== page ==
Thomas Thundat

Dr. Thomas Thundat.


Dr. Thomas Thundat is a Canada Excellence Research Chair professor at the University of Alberta, Edmonton, Canada.

He is also a Distinguished Professor (hon.) at the Indian Institute of Technology, Madras, and Centenary Professor at the Indian Institute of Science, Bangalore. He is the author of over 380 publications in refereed journals, 45 book chapters, and 40 patents. Dr. Thundat is an elected Fellow of the American Physical Society (APS), the Electrochemical Society (ECS), the American Association for Advancement of Science (AAAS), the American Society of Mechanical Engineers (ASME), the SPIE, and the National Academy of Inventors (NAI). Dr. Thundat’s research is currently focused on novel physical, chemical, and biological detection using micro and nano mechanical sensors and electrical power delivery using single wire concept.

Lecture Title: "Tesla's Dream and an Array of Inspiring Possibilities: From Internet of Things to Smart Cars"

Over the last twenty years we have developed a wide range of integrated nanomechanical sensors for the selective and sensitive detection of physical, chemical, and biological analytes. Networking a large number of sensors for simultaneously detect parameters and road/weather conditions could result in enhanced performance, reduced environmental footprint, and increased safety. However, locally powering these sensors and devices in a low maintenance, low cost, and energy efficient fashion for the integration into the Internet of Things and smart cities poses a formidable challenge. Over a century ago, Nikola Tesla proposed a different mode of electricity transmission using only a single wire without a return conductor. We have demonstrated a similar concept for delivering electrical power to all kinds of devices using single wire electrical standing waves with efficiency over 98%. The system can operate with a single connection to the power supply where the return path is completed through the stray capacitance. This allows objects to act as part of the “wire” allowing transmission over the surface and through dynamic joints in a safe and energy efficient fashion. Our new quasi wireless capacitive (QWiC) transfer concept is perfectly suited for applications in vehicles, robotics, factories, smart homes, wearables, and power suits. I will discuss these possibilities and touch on how such QWiC methods could be incorporated into manufacturing, agriculture, and transportation and seamlessly integrate with the multi-scale infrastructure of our world.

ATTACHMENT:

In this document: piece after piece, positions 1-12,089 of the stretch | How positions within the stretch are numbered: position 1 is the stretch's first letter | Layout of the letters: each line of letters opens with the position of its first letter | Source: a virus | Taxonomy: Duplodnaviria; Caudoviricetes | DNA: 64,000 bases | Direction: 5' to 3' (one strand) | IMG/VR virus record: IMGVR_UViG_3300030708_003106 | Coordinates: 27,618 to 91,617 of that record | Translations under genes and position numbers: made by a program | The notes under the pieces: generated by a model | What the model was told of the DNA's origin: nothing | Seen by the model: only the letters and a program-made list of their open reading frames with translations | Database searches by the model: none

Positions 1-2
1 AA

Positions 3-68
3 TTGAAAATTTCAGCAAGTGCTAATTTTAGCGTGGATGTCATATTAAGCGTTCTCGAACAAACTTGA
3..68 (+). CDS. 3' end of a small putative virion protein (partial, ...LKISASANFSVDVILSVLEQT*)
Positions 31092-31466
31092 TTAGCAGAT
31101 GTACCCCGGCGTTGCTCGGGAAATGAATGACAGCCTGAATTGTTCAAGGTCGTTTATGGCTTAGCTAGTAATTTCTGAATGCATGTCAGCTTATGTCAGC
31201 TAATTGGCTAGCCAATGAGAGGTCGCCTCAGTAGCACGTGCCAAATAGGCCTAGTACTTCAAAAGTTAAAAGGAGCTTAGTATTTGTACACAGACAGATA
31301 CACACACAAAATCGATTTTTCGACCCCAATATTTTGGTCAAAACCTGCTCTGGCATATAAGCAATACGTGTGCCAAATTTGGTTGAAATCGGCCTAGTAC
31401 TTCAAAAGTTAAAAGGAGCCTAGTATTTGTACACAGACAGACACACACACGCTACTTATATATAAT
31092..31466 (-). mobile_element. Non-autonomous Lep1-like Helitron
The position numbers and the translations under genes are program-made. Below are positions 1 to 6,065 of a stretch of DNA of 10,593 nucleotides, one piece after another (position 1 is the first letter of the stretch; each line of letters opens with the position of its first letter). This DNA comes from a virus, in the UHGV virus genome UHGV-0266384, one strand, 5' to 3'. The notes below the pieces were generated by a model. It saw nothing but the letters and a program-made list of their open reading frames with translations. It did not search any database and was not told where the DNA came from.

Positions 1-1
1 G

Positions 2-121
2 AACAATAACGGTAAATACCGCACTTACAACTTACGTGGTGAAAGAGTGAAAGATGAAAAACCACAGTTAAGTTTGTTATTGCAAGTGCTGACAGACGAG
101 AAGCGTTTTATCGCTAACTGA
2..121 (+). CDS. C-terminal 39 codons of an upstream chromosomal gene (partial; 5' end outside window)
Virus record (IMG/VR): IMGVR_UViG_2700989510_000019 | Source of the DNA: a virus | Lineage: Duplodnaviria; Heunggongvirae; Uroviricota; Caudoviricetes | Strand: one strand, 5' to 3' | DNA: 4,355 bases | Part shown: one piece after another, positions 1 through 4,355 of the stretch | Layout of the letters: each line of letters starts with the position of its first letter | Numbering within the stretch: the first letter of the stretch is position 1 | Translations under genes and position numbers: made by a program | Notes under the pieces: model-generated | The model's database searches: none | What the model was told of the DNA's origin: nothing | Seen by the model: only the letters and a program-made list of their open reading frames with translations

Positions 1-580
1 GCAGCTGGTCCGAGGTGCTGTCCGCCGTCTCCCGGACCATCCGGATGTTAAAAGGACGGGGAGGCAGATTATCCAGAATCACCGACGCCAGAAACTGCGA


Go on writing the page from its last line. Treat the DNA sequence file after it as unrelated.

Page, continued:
Tuesday, September 20, 2016, 9:30 – 11:00AM

Agrusa Auditorium, 101 Davis Hall